After watching the film from Saturday's 34-13 over Purdue, there were a lot of plays I wanted to break down.
I was particularly interested in the stunts the Boilermakers ran in the first half, some of which offensive guard John Moffitt admitted they hadn't seen on tape. Sure enough, there were some plays where it was obvious UW's linemen were confused on their assignments.
This may have been the biggest adjustment the Badgers made at halftime. The way the line turned things around in the second half is a credit to both the coaching staff and the linemen for understanding what they needed to do differently so quickly.
And then there was Montee Ball's monster 31-yard touchdown run which was both an exhibition of blocking and using your blockers to perfection. Let's break it down:
The Play: 1st & 10 at the Purdue 31-yard line. Wisconsin leads 13-10 with 6:30 left in the 3rd quarter.
Here's how the teams line up:
The Boilermakers have nine guys in the box as the Badgers go with two tight ends and one back. Two wide receivers are lined up to the right (off the screen) with 1-on-1 coverage. The Boilers are ready for a run to the left as their linebackers are cheating over there. Purdue was ready for this play, the Badgers just executed it perfectly.
I have yet to see a college football team use their offensive linemen like the Badgers have this season. They are incredibly athletic and versatile, which allows Paul Chryst to pull tackles, guards and centers on almost every play. This example shows the versatility of all seven linemen (including the tight ends).
Jacob Pedersen (48 on the left) is going to seal the right defensive end and left tackle Gabe Carimi (68) is going to pull around him and take out safety Logan Link (35). John Moffitt (74) is going to block the defensive tackle and that allows center Peter Konz (who is circled but blocked by Scott Tolzien in this shot) to pull around to the left and make the key block to spring the run.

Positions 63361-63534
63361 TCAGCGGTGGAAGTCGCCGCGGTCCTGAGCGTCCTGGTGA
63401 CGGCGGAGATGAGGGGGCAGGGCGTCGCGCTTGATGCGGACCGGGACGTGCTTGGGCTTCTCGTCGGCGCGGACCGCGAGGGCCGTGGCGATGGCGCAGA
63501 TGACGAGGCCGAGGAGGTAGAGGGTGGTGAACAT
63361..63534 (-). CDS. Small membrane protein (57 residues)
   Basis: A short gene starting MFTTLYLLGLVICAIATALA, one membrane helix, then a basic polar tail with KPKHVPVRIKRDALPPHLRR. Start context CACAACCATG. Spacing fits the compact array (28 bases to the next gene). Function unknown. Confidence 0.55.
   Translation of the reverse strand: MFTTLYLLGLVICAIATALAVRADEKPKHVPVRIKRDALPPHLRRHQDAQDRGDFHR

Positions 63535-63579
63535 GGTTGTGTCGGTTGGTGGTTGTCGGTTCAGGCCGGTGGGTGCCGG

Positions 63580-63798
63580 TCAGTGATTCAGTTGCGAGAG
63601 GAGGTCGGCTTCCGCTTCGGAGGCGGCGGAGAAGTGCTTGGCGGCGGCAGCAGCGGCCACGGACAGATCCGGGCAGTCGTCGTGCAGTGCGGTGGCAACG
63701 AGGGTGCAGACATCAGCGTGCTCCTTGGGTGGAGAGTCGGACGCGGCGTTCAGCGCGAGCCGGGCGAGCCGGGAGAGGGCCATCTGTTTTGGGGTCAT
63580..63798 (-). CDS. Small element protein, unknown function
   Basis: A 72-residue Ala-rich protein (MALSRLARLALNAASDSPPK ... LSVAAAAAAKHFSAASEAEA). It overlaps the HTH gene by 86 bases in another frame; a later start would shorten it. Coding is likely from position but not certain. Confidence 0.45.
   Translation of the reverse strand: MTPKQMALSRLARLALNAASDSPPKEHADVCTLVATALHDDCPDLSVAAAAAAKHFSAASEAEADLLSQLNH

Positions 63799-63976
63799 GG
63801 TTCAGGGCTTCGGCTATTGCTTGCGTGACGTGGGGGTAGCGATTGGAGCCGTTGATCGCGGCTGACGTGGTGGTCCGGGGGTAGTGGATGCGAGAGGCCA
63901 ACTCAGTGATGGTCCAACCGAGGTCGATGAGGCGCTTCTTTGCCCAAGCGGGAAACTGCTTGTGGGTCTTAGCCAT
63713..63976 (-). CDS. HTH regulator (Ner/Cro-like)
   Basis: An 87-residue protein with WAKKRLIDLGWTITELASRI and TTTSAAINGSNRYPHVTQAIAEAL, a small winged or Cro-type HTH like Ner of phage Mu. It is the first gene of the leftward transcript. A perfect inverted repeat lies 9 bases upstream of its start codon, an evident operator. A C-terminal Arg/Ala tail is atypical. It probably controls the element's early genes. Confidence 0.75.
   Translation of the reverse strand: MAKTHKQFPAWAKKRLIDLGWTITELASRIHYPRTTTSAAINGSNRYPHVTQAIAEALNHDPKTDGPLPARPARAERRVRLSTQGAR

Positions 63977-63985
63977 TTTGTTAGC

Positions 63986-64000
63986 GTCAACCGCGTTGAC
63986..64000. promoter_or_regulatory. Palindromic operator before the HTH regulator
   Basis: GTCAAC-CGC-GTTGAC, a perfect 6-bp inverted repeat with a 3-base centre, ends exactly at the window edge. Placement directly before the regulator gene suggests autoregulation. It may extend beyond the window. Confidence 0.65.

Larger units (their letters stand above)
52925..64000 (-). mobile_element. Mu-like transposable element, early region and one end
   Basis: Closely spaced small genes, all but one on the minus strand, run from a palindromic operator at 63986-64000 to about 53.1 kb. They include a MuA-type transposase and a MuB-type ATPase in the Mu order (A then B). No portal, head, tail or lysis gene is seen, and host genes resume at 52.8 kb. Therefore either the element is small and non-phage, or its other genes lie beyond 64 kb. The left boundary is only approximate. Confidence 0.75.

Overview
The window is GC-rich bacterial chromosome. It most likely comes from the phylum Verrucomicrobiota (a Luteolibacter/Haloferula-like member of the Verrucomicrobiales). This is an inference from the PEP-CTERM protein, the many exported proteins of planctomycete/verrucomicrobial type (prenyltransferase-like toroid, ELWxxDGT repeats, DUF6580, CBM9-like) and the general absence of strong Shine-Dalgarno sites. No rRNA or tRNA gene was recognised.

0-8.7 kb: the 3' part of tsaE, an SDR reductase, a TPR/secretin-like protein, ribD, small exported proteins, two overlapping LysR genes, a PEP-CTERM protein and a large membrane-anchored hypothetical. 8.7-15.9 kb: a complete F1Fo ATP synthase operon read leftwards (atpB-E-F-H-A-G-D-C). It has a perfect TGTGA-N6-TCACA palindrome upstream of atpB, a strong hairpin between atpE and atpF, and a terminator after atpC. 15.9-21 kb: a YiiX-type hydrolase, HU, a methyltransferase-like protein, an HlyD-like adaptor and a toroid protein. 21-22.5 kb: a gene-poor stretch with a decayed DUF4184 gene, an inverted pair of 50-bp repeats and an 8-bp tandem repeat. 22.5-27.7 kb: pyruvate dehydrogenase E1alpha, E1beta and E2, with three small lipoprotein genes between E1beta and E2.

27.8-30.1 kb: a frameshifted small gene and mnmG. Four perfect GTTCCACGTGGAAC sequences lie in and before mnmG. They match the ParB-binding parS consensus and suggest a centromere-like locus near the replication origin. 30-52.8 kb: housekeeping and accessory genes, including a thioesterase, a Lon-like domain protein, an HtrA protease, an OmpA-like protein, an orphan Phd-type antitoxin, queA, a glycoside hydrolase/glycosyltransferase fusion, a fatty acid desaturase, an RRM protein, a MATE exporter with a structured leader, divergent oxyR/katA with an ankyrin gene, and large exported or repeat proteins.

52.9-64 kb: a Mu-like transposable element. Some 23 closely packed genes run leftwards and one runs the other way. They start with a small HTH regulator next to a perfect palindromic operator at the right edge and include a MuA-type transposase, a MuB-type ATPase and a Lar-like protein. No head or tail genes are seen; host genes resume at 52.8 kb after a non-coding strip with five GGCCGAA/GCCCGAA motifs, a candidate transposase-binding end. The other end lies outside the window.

Before we move to the next shot, however, please take note of Moffitt, Kevin Zeitler (70), Ricky Wagner (58) and Jake Byrne (82). They are all going to do their job on the line at the start of this play, but they aren't finished. Also, don't forget about the two wide receivers (Issac Anderson and Nick Toon) who I mentioned were lined up out to the right.
Remember how I mentioned that Purdue was ready for this play with nine defenders in the box and the linebackers cheating to the left side? Well that creates a numbers mismatch here as Konz has to block two Boilermakers. This is where Ball makes the key decision in this run. He sees that Carimi and Pedersen have created a wall on the right side so he bounces back to the right. This takes safety Albert Evans (32) out of the play as he overpursues a little towards the sideline. Konz blocks linebacker Dwayne Beckford (3) into Evans and they are both taken out.
I told you not to forget about Moffitt, Zeitler, Wagner and Byrne on the right side of the line. You can see Zeitler entering the screen on the right side and Wagner is following right behind him (off the screen). Both had assignments at the start of the play and then ran downfield to help out. Neither had anyone to block in this case, but it shows you their versatility. Now onto Moffitt and Byrne...
Konz, Carimi and Pedersen created a hole so big that Ball had no one around him until about the 15-yard line. That's where he caught up with a convoy of four blockers to take him the rest of the way. Sure enough, there are the two wide receivers that were lined up on the other side of the field and Moffitt and Byrne, who both had blocks at the start of the play and ran down the field to finish it off. You simply can't find many offensive guards who can run 25 yards downfield like that. And that's why Moffitt is headed to the NFL.
But what can't go unnoticed here is the decision-making by Ball. Not only did he make the key cut behind Konz earlier in the play, but if you go back and watch it on film you will noticed that he was never running very fast at any point. He was pretty much just jogging downfield and allowing his blockers to do their jobs before he took advantage of their work.
They say football is a team sport and this is the perfect example. All 11 players on the field played a part in this 31-yard touchdown run by Montee Ball.